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‘Inside’ News App Seeks to Develop ‘World’s Best News Service’

inside“World’s best news service,” eh? Now that is a lofty goal. But it’s one that the team at Inside is shooting toward., an app and website that presents 1,000 of the day’s most important stories in 300 characters or less (written by the site’s curation team), launched earlier this week to mostly positive reviews among tech and media bloggers. The founder and CEO of Inside, Jason Calacanisset out to create a news reader that would summarize in quick spurts the highest quality news, on any topic, because he’s tired of wasting time on click-bait articles and unsubstantial reporting online.

Calacanis and his team set forth the following guidelines in developing Inside, which they’re calling “sort of like Pandora for news.”

1. It would be mobile — specifically for smartphones
2. It would be real-time
3. It would be fact-filled
4. It would connect folks to the world’s best journalism
5. It would respect the reader’s time

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Knight Foundation’s Prototype Fund Announces 24 New Projects

Photo courtesy of Knight Foundation

Photo courtesy of Knight Foundation

Earlier this week, the Knight Foundation announced funding for 24 new projects as part of its Prototype Fund. The fund allows innovators to move from idea to demo with $35,000 in funding.

A spokesperson for the fund says there are several noteworthy elements particular to the current round of funded projects. Read more

Peruse Personalized News App “Trove” for Story Inspiration

troveApparently “personalized” news apps are all the rage these days, so it’s not really a surprise that Graham Holdings, owners of the Washington Post Company/WaPo Labs pre-Bezos, has ventured into self-selected news arranged by topic with its social news app Trove.

Curating news from more than 15,000 sources and 40,000 RSS feeds, Trove lets you follow the topics, both broad and obscure, that you care about most and consume news specifically within those parameters. Also, you can find other users who share your interests and create your own troves based on your individual interests.

To be fair, this isn’t Trove’s first go at building a personalized news service. The folks behind Trove used to run the now-defunct Washington Post Social Reader Facebook app and a less mature version of today’s Trove (by the way, you can transfer your favorite topics from Social Reader to Trove). They say that this time, they’ve ensured that their algorithms for curating topic-arranged news are solid — but with people having the ability to play with troves, too, the content they provide is now extra valuable.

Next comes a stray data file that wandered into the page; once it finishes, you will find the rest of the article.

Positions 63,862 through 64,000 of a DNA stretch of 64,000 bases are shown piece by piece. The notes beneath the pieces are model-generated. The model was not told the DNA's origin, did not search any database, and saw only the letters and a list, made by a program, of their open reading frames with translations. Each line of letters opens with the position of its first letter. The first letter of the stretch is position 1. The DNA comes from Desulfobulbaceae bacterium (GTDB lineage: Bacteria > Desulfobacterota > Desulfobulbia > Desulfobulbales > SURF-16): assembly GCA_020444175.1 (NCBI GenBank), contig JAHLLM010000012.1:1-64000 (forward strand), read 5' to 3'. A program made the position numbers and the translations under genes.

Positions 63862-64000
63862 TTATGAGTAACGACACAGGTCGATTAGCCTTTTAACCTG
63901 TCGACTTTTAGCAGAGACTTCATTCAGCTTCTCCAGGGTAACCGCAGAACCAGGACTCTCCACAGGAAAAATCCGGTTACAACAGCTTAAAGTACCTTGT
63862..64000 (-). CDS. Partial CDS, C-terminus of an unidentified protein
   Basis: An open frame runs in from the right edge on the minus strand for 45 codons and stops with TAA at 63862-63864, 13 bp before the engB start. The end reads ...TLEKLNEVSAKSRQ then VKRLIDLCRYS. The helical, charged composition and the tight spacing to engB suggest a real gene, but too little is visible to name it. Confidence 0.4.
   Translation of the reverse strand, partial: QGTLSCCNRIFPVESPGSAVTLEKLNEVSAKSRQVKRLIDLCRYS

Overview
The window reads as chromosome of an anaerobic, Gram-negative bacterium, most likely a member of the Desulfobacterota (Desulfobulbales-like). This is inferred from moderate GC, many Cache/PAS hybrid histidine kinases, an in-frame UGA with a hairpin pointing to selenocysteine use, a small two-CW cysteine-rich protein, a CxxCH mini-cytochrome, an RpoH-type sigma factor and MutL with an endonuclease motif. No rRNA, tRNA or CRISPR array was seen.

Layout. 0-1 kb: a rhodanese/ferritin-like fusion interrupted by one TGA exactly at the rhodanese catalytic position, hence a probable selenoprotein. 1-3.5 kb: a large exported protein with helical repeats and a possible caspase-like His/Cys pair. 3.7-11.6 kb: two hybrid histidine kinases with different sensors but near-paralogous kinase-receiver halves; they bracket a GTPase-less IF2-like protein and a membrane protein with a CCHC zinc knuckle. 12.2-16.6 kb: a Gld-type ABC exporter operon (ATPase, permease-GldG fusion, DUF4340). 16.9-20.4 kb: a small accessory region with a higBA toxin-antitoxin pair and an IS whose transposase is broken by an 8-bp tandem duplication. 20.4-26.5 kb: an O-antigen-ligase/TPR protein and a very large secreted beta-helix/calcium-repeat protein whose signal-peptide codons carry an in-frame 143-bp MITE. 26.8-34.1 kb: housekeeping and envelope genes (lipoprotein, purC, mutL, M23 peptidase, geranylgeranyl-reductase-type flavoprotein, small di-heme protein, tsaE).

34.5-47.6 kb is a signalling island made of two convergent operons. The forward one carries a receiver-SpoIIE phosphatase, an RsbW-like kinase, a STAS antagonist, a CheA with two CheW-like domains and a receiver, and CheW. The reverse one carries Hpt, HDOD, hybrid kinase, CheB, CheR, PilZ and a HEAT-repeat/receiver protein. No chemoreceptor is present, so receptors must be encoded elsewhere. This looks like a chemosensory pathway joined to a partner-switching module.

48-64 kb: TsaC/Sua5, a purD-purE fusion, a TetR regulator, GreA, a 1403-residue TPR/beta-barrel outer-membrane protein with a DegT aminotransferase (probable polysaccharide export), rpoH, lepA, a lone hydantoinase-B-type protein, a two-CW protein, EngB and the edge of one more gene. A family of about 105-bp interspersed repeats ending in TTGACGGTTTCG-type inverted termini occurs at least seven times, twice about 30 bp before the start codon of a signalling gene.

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Yahoo Unveils New ‘Digest’ App and Digital Tech Magazine


In an attempt to reclaim its reputation as a Silicon Valley success story, Yahoo has announced several new products and offerings for 2014, including an app and two subject-specific digital magazines.

Yahoo CEO Marissa Mayer addressed a Las Vegas techie crowd earlier this week with a new vision and push into digital news products that the company hopes will make it relevant in the world of online publishing again.

For our purposes, we’re going to focus on just two of the news products introduced Tuesday.

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As POLITICO Branches Out in Print, Harper’s Enters the Mobile World

politico_01In a somewhat counterintuitive twist, POLITICO, which has budded into an authority on Washington-based politics since its digital inception in 2007, has launched a print magazine.

And in contrast, a much older high culture, arts and trends magazine (the second-oldest continuously published magazine in the U.S.) — Harper’s Magazine — has finally entered the mobile arena with an iOS app.

POLITICO Magazine isn’t the organization’s first dabbling into print — it publishes a decent-sized daily newspaper on Capitol Hill happenings (but that can also be read online). Still, the mag, which will be published six times a year, promises to fulfill a different need.

Editor Susan B. Glasser cites a need for contextual, deeply-reported stories as the organization’s reasoning for incurring the cost and time necessary to produce a print product.

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